into the Silver Apple's fuzz tones. In the center position, CLIP IT bypasses the clipping section and you
have the standard Silver Apple sound. The other two positions can be occupied by any of the following
clipping options. It should be noted that any clipping section will also reduce the output of the effect.
This is not much of a problem with the Silver Apple as it has plenty of volume on tap to make up for the
difference, but be prepared to readjust the LVL knob when clipping is engaged.
ASYMMETRICAL: This is my standard clipping section. It consists of one silicon diode and one
Green LED. This produces a natural mild breakup sound and can soften the pedal's sound.
SYMMETRICAL SILICON: This uses two matching silicon diodes to clip the signal. This is the
method used in many popular distortion pedals and gives a grittier more compressed sound
useful for many styles of music.
SYMMETRICAL GERMANIUM: This option produces a lower-fidelity distortion that can range
from very smooth to nasal and nasty. This is the clipping method used in many vintage
distortion devices and is useful for older-type distortion and drive sounds, especially on lower
NOTE: Clipping modes (especially symmetrical germanium) will also affect the way the pedal oscillates,
so you should re-adjust the voltage and noise knobs to taste if you switch clipping modes.
TONE: Tone controls are also available on the Silver Apple. These can either be a simple low pass filter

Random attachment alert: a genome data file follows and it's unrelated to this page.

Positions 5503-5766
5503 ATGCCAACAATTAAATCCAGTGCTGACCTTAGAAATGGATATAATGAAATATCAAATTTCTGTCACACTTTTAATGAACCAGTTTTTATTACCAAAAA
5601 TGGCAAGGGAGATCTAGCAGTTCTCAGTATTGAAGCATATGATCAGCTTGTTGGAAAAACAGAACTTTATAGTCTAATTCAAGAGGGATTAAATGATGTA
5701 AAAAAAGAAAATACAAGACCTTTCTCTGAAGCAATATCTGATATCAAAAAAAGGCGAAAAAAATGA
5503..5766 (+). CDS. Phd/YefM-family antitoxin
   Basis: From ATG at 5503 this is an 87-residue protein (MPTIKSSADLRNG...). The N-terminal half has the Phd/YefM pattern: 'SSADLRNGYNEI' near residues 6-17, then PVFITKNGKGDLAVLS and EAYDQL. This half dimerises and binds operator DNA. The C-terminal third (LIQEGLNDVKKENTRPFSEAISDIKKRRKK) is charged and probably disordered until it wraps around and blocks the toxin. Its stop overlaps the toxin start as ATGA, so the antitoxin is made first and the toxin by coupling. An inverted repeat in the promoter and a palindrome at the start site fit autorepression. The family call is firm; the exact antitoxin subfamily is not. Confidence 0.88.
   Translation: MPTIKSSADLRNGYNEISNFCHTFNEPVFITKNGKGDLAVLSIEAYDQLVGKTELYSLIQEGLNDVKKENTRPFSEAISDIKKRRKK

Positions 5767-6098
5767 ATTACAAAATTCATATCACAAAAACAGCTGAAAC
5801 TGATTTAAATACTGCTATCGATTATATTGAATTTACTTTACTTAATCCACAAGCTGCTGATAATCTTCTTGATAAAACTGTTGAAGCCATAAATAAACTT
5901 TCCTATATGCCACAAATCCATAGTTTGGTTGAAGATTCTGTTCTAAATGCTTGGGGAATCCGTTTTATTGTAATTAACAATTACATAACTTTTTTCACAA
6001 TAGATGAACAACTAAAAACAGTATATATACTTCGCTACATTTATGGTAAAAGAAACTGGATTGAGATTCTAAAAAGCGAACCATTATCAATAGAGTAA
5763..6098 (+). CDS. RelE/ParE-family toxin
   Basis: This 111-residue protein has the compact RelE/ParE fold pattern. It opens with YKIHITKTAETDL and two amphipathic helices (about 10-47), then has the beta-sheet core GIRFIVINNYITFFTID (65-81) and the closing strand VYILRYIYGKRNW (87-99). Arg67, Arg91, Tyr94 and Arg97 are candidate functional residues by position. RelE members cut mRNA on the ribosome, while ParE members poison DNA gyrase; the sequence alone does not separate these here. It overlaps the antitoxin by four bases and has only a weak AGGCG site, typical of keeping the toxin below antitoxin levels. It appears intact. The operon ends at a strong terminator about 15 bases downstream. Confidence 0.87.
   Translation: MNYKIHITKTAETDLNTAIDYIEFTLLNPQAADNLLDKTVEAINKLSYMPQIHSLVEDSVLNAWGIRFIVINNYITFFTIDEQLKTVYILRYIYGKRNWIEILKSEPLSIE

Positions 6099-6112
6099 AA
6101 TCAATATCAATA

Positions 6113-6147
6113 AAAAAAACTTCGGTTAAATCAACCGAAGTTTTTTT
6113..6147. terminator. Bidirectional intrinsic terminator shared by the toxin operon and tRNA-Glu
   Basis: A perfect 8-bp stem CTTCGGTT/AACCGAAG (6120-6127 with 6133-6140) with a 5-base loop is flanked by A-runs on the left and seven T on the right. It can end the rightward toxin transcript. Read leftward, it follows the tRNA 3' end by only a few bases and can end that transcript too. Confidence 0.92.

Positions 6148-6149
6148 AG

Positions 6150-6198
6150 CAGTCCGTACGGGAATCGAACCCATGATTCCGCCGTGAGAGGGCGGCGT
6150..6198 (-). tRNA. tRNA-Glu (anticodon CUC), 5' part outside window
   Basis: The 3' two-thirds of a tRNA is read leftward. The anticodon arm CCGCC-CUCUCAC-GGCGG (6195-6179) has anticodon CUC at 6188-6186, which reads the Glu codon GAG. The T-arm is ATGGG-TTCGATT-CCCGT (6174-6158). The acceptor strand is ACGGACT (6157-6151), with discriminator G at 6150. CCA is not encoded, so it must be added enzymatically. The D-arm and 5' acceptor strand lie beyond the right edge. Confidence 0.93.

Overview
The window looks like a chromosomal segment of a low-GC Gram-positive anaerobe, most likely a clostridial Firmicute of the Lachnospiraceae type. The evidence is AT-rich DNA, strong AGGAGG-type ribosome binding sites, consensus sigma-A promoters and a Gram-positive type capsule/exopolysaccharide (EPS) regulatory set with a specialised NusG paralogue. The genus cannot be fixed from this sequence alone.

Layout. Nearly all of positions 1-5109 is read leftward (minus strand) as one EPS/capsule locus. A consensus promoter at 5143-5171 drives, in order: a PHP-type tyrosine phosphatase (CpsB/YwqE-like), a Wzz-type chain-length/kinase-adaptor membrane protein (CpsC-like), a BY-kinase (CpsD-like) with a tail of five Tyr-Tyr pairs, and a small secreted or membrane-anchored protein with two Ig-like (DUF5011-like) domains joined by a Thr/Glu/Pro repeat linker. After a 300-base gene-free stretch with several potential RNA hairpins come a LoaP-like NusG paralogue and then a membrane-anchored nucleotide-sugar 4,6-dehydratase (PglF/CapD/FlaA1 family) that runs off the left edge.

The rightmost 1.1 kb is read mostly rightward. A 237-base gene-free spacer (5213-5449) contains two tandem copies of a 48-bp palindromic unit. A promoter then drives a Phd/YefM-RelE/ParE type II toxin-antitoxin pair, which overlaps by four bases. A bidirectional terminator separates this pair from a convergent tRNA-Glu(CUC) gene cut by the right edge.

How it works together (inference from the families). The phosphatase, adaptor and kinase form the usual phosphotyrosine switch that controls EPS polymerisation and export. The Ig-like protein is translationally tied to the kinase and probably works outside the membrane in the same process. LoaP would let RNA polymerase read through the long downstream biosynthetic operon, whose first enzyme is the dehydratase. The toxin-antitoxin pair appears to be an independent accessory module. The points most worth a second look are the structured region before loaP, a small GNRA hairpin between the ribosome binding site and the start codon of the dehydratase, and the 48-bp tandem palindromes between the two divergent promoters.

(like a guitar tone control) or something in the style of a "muff-type" tone stack.
VOLT EXP.: This option allows you to use an expression pedal to control the VOLT parameter.
LOW CUT: This switch reduces the pedal's bass response when activated, producing a more nasal sound
good for vintage fuzz sounds and cutting leads.
OCTAVE: It is possible to have an octave fuzz effect (like the one used in the Frog Octave) built into your
Silver Apple at additional cost. This switch would activate that effect and could take the place of either
the GAIN of MORE NOISE knob. Additionally, it could replace the ALL NOISE footswitch as either a
momentary or latching effect if you wish to use this feature instead of ALL NOISE mode.
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This is a lot to take in at once, but don't worry. Shoe pedals are designed with the idea of turning your
guitar or bass into another sort of instrument, so keep this in mind. All pedals should be treated as new
instruments and you may need to adjust your playing style to fully realize their potential. After playing
with all the knobs and using this guide as a reference, you should be able to master the basic operation
of the Silver Apple in a relatively short period of time. Have fun!